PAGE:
Though I am a French teacher, and most of the kids who come with me are my own students, usually about a third of them are not.  These other students may be students of Spanish, Chinese, Russian, Latin or Greek.  I like to keep my tour open to any student who wants to come (after his junior year).  However, I have to be careful about accepting student I don’t know, and who don’t know me.  To help me make an informed decision about allowing to the student to participate, I ask him to provide two faculty recommendations.  That usually helps a lot.

Why do I travel to Europe with students?

Parents, other teachers, friends, and even students ask me why I do this.  Why would I take out 2-4 weeks of my precious summer vacation to bring a bunch of kids over to Europe?  It’s not because I want a free vacation, because it’s much more intense than the school year (think 24/7, 7 days a week).

It’s because there’s nothing like experiencing Europe for the very first time.  Unfortunately, you never get to go again for the first time… Unless you relive the experience through the eyes of your students.

 

I do send the students back to the US with the other chaperone (usually another teacher).  Doing so permits me to spend my remaining two months of vacation in France with my family, who meet up with me in Paris once my students have left.

Any questions or comments? 

Please do ask any questions or write any comments that come to mind.  Especially when I first started organizing these trips, I really found it helpful to toss around ideas with others who had had the experience.

You do tend to come across a lot of negative comments about traveling with students when searching on the Internet.   A lot of it probably does have to do with what kind of students you’re going to be dealing with, but I’d say that the majority of the time it has to do with one’s own attitude and organizational skills.

Bon Voyage

Round-trip or one-way flight to Paris?


Pour mes amis francophones:

En ce moment j’essaie de prendre une décision importante.  Le moment du départ arrivant, je ne sais pas si on doit acheter des billets aller-simple ou des billets aller-retour (deux fois le prix).  Si on achète l’ aller-simple (très tentant), on risque de ne pas vendre la maison avant de partir et on sera bien embêtés du coup!!  Et bien sûr, dès que j’achète l’aller-retour, la maison se vendra sans doute et on aura perdu des milliers de dollars pour rien.  Mais il faut positiver, n’est-ce pas??  Je crois qu’on attendra encore quelques semaines avant de les acheter.  Que ce serait chouette d’être plein de fric et de ne pas avoir à réfléchir comme ça!  Si jamais vous avez des idées de génie, dites-le-moi!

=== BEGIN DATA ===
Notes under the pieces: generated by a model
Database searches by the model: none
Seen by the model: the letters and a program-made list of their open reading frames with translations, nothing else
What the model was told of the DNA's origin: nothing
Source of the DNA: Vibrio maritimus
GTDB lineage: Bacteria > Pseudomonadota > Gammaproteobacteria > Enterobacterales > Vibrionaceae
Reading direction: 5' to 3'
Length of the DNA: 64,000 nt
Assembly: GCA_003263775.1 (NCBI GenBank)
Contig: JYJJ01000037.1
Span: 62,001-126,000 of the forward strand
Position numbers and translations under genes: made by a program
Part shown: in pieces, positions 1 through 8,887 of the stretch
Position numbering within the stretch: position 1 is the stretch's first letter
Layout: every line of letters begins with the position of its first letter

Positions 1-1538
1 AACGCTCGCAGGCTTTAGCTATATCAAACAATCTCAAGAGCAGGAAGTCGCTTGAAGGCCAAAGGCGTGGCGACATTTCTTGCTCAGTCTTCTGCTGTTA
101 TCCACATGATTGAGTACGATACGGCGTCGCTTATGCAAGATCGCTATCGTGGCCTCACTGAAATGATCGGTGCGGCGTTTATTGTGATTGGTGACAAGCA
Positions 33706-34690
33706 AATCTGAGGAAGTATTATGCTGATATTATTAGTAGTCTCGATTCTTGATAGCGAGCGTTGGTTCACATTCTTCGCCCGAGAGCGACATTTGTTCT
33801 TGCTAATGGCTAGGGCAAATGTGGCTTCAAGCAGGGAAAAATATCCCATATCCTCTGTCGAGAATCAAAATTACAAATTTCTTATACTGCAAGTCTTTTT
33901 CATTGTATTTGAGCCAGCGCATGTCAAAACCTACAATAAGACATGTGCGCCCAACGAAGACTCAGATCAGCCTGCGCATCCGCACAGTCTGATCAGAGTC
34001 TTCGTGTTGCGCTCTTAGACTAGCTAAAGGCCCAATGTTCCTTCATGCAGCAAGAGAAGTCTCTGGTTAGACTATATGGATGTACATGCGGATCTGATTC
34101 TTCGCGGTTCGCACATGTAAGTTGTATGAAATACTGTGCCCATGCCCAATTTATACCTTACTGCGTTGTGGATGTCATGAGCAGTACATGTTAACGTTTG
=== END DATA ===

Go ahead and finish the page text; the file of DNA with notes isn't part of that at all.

For my English-speaking friends:

Trying to make a very important decision.  Our departure date is quickly approaching, and I don’t know if we should buy one-way tickets or round-trips (twice the price).  If we buy the one-ways  (very tempting), we risk not selling the house before leaving et as a result will be really bothered!!  Of course, as soon as I buy the round-trips, the house will sell and we will have lost thousands of dollars for nothing.  But we have to stay positive, right?  I think we’ll wait a few more weeks before buying them.  How great it would be to have lots of money and not have to think about things like this!  If ever you have a brilliant plan, let me know!

French “livret de famille” and Double Nationality


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After what seems like months of sending papers and documents back and forth to the French Consulate in Chicago, we finally received our new “livret de famille” via Express Mail yesterday!!  We also received French birth certificates for our two little ones, and now it’s time for a celebration because they are now officially both FRENCH and AMERICAN!!  This is progress.  Time to order the French passports.

Now I just have to work on French nationality for myself…. I really should get started.  All of this should really be helpful once we get to France.

French Consulate in Chicago

On another note, we had a showing of our house on Saturday, and another one tonight (everyone cross your fingers for us that these will be the people who fall in love with our house and put down a contract right away).